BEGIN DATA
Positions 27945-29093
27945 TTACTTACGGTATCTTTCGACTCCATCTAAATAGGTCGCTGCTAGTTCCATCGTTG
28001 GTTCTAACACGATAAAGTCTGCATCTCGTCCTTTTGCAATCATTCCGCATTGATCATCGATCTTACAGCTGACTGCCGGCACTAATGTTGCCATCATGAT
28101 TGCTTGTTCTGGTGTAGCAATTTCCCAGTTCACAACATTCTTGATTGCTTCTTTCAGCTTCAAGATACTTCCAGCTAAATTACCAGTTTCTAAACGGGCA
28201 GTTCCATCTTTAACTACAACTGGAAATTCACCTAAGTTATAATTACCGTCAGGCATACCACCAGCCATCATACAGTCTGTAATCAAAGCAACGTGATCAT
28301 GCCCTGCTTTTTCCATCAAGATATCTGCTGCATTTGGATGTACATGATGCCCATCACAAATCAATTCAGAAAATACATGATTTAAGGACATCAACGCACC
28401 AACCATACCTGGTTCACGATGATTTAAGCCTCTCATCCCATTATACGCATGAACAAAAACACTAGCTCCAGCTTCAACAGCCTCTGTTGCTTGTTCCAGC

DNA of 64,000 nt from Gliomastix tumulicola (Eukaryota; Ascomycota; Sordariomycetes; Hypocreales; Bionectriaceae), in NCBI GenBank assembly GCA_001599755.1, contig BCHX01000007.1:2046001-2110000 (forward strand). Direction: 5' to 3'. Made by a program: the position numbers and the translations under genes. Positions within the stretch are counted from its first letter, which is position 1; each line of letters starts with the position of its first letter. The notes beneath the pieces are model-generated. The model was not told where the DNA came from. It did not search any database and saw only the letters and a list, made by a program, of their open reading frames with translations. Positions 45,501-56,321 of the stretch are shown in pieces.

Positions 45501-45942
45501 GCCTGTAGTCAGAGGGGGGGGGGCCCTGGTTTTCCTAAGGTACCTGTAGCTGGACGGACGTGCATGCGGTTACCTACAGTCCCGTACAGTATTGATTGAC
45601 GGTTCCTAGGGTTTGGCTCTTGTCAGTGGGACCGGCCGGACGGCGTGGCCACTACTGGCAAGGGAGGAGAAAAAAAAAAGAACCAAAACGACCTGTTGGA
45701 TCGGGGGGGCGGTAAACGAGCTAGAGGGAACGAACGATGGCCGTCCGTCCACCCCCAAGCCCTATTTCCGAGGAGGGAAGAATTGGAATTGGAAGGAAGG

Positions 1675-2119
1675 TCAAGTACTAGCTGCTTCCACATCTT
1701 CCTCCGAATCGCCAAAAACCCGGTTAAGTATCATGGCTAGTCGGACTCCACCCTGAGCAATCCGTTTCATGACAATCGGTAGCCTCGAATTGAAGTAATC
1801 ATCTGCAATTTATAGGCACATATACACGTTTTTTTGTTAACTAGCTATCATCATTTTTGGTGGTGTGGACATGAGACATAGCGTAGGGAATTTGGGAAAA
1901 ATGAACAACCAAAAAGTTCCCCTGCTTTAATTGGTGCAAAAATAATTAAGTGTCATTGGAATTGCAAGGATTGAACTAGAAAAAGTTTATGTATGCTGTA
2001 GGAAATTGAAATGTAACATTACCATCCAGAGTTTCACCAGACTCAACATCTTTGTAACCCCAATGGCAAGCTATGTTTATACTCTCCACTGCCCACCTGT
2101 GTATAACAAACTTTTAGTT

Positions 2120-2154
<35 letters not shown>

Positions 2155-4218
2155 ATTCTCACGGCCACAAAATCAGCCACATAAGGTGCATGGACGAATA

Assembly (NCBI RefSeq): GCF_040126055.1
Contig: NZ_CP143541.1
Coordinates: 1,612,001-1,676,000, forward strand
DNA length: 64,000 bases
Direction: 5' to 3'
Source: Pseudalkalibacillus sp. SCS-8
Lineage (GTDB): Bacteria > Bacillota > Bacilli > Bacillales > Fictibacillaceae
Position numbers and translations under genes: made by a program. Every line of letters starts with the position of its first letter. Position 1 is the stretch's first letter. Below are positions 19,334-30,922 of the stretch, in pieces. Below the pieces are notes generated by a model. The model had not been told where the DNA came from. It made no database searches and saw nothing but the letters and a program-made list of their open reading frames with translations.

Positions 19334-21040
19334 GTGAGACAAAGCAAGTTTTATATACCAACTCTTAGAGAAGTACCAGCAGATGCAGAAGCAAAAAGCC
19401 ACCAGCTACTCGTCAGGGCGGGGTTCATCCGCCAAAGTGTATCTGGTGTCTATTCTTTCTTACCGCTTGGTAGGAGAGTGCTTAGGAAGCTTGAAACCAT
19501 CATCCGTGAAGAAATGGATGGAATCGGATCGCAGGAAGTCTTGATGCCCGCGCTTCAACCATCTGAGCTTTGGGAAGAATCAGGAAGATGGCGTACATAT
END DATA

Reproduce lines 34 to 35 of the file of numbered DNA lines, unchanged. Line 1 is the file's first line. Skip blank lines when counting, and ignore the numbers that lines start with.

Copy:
19401 ACCAGCTACTCGTCAGGGCGGGGTTCATCCGCCAAAGTGTATCTGGTGTCTATTCTTTCTTACCGCTTGGTAGGAGAGTGCTTAGGAAGCTTGAAACCAT
19501 CATCCGTGAAGAAATGGATGGAATCGGATCGCAGGAAGTCTTGATGCCCGCGCTTCAACCATCTGAGCTTTGGGAAGAATCAGGAAGATGGCGTACATAT